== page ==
Eels resemble a serpentine-like appearance with their elongated bodies and low fins. They can survive and live in both fresh and salt water, though all types of eels breeds in salt water. Many eel species are consumed by humans, and they’re common delicacies in many Asian and European countries. Fresh water eels such as unagi and marine eels like anago and conger eels are common in Japanese cuisine, and they can be pretty expensive. Eels are also quite popular in China, and they’re prepared in many different ways. They’re also common in other Asian countries like Korea, Hong Kong, and Philippines. They’re also treated as specially prized cuisines in many European countries such as Italy and England.
Electric Eels are NOT Actually Eels
Electric eels on the other hand, are NOT eels. Despite their snakelike appearance, they belong to scientific classification of carps and catfishes. They’re actually air breathers, which mean they must come to the surface frequently to breathe. This is because unlike most fishes however, they don’t have sufficient gill structure to generate oxygen.
Electric eel is a type of a knifefish or “gymnotiform”, which refers to a group of teleost bony fishes. Electric eels are best known for their ability to emit massive electrical charge, which they often use to stun or even kill their prey. They can discharge up to 600V for over 2ms, which they also use for self-defense and even communicated with other electric eels. Smaller and younger ones can emit up to 100V.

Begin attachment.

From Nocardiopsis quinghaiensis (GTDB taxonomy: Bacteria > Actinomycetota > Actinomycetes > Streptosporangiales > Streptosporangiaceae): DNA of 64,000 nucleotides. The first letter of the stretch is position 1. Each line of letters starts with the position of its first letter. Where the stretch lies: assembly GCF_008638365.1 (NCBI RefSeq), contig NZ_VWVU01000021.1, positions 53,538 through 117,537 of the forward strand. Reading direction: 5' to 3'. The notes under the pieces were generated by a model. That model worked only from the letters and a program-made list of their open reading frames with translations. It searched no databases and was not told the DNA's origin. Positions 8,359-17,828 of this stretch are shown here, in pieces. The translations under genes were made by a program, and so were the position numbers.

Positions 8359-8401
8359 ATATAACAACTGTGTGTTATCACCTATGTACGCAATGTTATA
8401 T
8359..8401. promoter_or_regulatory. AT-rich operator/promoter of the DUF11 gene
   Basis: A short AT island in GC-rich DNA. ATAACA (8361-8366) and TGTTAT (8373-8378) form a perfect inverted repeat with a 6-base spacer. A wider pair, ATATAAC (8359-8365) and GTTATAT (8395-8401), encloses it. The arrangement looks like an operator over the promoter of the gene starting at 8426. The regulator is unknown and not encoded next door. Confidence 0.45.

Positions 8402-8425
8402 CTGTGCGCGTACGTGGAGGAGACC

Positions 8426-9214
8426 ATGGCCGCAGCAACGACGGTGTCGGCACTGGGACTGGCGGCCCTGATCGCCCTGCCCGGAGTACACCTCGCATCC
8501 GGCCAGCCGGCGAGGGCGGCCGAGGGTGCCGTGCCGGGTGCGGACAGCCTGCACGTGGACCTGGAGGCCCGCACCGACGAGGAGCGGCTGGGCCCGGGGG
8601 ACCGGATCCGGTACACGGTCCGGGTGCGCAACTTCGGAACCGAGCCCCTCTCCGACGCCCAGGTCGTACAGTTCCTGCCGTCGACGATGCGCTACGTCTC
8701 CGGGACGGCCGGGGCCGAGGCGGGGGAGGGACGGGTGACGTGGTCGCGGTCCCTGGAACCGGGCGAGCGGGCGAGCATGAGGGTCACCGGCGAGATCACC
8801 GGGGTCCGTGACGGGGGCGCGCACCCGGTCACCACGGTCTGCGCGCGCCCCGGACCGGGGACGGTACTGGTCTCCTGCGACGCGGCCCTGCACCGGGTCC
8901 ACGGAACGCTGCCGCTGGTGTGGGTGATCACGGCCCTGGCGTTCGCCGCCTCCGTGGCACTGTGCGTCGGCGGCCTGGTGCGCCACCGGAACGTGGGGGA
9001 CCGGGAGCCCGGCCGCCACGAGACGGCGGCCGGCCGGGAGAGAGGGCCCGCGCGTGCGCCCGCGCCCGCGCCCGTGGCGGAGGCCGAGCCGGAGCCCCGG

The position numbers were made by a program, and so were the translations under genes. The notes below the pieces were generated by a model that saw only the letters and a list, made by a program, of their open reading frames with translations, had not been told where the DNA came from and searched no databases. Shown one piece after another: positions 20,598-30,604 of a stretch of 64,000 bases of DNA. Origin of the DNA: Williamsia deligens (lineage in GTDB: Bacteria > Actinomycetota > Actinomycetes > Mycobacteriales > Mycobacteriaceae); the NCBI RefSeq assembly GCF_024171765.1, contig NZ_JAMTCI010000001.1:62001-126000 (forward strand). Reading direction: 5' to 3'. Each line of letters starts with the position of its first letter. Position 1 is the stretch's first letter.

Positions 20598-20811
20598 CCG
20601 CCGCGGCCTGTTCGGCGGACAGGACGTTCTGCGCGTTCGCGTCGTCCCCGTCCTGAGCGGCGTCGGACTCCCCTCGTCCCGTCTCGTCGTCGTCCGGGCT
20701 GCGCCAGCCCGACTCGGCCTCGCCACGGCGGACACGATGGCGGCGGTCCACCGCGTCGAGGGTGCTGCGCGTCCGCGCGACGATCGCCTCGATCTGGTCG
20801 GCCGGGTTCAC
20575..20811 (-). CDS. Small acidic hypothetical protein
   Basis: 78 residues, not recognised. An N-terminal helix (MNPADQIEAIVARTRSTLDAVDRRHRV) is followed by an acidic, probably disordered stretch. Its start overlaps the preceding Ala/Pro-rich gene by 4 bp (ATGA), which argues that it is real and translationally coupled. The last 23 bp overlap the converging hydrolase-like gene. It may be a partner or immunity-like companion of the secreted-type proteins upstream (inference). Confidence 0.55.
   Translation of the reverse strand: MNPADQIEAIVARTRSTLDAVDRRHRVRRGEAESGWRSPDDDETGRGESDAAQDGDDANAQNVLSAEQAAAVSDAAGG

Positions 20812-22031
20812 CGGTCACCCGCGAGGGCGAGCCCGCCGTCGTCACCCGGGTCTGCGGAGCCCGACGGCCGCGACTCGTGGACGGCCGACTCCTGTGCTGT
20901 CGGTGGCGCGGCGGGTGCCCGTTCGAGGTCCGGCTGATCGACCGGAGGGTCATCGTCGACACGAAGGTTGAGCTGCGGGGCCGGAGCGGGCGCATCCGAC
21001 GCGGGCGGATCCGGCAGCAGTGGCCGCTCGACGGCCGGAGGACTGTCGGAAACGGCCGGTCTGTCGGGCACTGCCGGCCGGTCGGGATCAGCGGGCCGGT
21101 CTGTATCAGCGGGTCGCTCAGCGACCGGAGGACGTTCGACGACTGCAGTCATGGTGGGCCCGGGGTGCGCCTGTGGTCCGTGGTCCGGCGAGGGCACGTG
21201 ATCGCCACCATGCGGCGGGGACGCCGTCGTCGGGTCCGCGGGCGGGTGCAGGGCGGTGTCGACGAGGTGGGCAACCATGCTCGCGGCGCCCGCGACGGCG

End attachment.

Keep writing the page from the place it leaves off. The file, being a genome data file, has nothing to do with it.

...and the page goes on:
What They Eat in the Wild
These freshwater predators feed on invertebrates, and they usually consume fish and small animals, even rats. Juvenile electric eels feed on invertebrates like shrimps and crabs, while the fish-born hatchlings eat other embryos and eggs from later clutches.
What Eats Them in the Wild
Because of their vicious nature and electric abilities, they don’t really have natural predators in the wild. Very few animals are willing to take them on, as their electric discharge is usually more than enough to ward them off. Those who are brave enough to try will regret it instantly, as a matter of fact; there is a video online that shows how easy an electric eel can kill a preying alligator.
Humans are among the very few creatures in the planet that can hunt and kill electric eels, although, it is quite difficult, as capturing for private collection or for zoos have long been proven to be very dangerous. The only practical option is to tire them out through goading and have them continually discharge electricity (for more than an hour), exhausting their electric organs to be completely discharged for easy capture.
Can You Eat Electric Eel?
Technically, yes. However, they are rarely a source of food for humans for practical reasons. For one, they are very dangerous to catch. And second, as said earlier, they belong to the family of bony fishes, which means they have very little meat suitable for human consumption. They’re however, substantial subjects for research, which is the primary reason why humans capture them from the wild.